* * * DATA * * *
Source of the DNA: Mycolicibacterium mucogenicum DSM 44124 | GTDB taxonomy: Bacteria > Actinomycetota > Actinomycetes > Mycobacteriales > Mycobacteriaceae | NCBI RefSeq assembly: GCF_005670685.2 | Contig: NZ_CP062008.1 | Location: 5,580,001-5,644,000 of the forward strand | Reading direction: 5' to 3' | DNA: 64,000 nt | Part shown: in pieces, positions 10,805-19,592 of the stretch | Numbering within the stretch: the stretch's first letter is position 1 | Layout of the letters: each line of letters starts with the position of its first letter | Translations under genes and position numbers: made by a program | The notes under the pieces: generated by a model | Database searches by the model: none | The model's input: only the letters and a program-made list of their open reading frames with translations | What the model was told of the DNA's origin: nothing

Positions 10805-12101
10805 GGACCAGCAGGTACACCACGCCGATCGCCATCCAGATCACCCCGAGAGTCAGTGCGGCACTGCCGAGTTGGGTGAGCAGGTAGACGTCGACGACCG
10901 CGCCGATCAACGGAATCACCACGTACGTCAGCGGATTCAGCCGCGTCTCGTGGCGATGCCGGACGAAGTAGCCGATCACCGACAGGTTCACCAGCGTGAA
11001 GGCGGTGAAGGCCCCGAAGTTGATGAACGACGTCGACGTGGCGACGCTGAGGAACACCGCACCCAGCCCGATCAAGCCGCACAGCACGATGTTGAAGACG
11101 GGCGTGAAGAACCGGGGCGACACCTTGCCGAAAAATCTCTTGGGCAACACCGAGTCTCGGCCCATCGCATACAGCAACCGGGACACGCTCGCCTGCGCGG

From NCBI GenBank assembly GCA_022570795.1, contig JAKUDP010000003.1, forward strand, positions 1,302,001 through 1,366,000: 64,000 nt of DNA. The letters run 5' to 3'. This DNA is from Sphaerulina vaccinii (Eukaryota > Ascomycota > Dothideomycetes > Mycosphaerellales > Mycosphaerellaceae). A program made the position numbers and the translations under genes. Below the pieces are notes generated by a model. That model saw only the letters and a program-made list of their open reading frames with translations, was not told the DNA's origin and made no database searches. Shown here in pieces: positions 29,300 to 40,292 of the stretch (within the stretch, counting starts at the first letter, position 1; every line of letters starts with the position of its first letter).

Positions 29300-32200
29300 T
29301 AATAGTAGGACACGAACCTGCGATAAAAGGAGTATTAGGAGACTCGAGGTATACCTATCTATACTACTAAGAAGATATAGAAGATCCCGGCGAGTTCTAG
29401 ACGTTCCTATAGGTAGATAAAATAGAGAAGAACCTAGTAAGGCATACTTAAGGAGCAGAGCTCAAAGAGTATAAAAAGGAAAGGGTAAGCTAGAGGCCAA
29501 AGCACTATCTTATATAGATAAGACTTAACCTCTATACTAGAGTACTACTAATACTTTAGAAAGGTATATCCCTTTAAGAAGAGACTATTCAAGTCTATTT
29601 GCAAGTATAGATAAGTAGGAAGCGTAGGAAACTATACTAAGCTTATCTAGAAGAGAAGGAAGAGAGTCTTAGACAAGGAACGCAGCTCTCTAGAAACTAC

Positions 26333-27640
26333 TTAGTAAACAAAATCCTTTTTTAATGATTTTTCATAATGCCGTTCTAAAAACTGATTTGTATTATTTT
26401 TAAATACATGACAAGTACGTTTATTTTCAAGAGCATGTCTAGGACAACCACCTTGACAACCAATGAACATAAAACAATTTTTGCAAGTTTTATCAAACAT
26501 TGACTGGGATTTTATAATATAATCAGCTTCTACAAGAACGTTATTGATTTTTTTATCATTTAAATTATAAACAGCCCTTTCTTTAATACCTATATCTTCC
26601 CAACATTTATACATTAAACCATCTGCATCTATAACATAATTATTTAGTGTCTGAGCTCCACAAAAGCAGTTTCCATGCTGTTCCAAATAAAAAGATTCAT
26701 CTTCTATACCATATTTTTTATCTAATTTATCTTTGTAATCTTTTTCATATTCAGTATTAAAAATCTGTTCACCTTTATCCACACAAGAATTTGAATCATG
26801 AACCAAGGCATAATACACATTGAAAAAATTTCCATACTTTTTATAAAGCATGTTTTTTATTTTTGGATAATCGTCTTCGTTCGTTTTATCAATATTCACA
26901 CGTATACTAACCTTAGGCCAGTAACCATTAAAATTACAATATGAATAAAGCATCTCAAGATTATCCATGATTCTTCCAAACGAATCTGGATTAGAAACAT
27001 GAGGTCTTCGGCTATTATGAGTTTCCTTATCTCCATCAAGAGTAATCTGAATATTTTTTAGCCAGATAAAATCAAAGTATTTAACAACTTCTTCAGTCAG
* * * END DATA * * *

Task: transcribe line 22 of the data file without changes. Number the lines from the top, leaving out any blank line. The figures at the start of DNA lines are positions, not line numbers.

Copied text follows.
27001 GAGGTCTTCGGCTATTATGAGTTTCCTTATCTCCATCAAGAGTAATCTGAATATTTTTTAGCCAGATAAAATCAAAGTATTTAACAACTTCTTCAGTCAG